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West African Bank Replaces Head to Cut Off Ivory Coast Government


International Monetary Fund Managing Director Dominique Strauss-Kahn (R) meets with Philippe Henri Dacoury-Tabley, governor of the BCEAO, the West African central bank, in Abidjan (File Photo).

International Monetary Fund Managing Director Dominique Strauss-Kahn (R) meets with Philippe Henri Dacoury-Tabley, governor of the BCEAO, the West African central bank, in Abidjan (File Photo).

West African leaders have replaced the head of the region's central bank in a move to further isolate the incumbent president of Ivory Coast who is refusing to give up power to the internationally-recognized winner of November's vote.

West Africa's central bank last month announced it would sever incumbent president Laurent Gbagbo's access to Ivorian funds as part of an effort to drive him from power in favor of the man who most regional leaders say won the presidential election -former prime minister Alassane Ouattara.

Gbagbo's government continued to have access to state funds, chiefly because central bank governor Philippe Henri Dacoury-Tabley is a Gbagbo ally. So West African leaders forced Tabley to resign.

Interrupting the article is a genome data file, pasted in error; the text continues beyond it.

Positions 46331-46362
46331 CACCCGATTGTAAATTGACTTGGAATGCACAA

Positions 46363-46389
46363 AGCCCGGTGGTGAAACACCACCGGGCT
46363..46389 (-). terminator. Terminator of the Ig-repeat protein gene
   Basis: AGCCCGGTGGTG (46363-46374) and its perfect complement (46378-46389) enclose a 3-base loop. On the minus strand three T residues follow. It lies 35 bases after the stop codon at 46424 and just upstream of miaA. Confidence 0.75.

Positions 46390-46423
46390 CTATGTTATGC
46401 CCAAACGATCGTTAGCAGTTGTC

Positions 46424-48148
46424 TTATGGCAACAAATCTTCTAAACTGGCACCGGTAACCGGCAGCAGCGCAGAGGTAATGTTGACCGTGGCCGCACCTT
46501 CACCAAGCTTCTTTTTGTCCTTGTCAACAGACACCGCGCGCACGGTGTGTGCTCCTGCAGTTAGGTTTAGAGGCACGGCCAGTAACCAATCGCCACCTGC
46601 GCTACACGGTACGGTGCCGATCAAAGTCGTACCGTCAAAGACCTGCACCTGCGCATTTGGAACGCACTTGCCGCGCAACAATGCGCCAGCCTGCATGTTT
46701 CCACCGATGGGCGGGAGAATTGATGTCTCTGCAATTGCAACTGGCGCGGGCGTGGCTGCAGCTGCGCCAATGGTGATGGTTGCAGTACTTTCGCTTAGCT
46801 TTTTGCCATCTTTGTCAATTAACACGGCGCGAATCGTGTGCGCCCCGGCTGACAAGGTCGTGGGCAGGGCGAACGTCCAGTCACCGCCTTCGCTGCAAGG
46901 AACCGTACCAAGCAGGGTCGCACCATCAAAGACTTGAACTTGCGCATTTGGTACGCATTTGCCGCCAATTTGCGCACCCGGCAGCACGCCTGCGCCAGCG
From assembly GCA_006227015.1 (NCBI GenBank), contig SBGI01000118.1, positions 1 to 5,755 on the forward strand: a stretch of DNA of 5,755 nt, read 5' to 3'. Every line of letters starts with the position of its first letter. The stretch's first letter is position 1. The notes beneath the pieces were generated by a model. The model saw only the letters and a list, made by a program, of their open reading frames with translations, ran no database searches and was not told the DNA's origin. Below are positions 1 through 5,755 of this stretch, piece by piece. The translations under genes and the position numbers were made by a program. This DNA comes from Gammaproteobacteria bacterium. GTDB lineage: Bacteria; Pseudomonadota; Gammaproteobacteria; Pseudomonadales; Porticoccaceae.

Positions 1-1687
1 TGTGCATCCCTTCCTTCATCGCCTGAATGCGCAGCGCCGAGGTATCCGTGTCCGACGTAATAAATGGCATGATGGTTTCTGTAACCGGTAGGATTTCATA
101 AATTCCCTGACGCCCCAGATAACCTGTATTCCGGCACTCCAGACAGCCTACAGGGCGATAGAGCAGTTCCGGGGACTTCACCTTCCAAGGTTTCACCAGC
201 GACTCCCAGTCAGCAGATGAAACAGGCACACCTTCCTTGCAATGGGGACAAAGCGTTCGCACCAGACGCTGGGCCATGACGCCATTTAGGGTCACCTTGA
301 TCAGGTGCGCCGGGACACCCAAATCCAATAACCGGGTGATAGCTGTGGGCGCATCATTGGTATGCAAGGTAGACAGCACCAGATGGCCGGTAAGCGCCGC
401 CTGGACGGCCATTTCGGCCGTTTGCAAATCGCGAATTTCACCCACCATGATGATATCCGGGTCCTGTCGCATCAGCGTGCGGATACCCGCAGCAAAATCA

Soumaila Cisse, the president of the West African Economic and Monetary Union, says heads of state at an emergency meeting in Mali were concerned about the impact that Tabley not applying their decision would have on the stability of the regional economic and monetary union.

Cisse says the current vice-governor will take over until there is a permanent replacement for Tabley. A written statement from the meeting says Ouattara has been asked to nominate a candidate for that permanent replacement.

Ouattara's prime minister Guillaume Soro was at the meeting in Mali. He says the move is further evidence of Gbagbo's isolation.

Soro says the conclusion presented by heads of state in Mali is clear. The central bank governor has resigned and Ouattara will propose a new governor.

The European Union has frozen the assets of Ivory Coast's main cocoa ports, its state oil firm, its main energy utility, its national broadcaster, and three banks because European leaders say those firms are helping to fund what they call an illegitimate government.

The U.S. treasury has frozen Gbagbo's accounts and banned Americans from doing business with his government.

Gbagbo's government says those economic sanctions will hurt foreign businesses more than Ivorians because they can buy manufactured goods from Asia and South America but there is nowhere else in the world that has as much cocoa as Ivory Coast.

West African leaders are also considering a regional military force to remove Gbagbo. Ouattara says that force may now be necessary.

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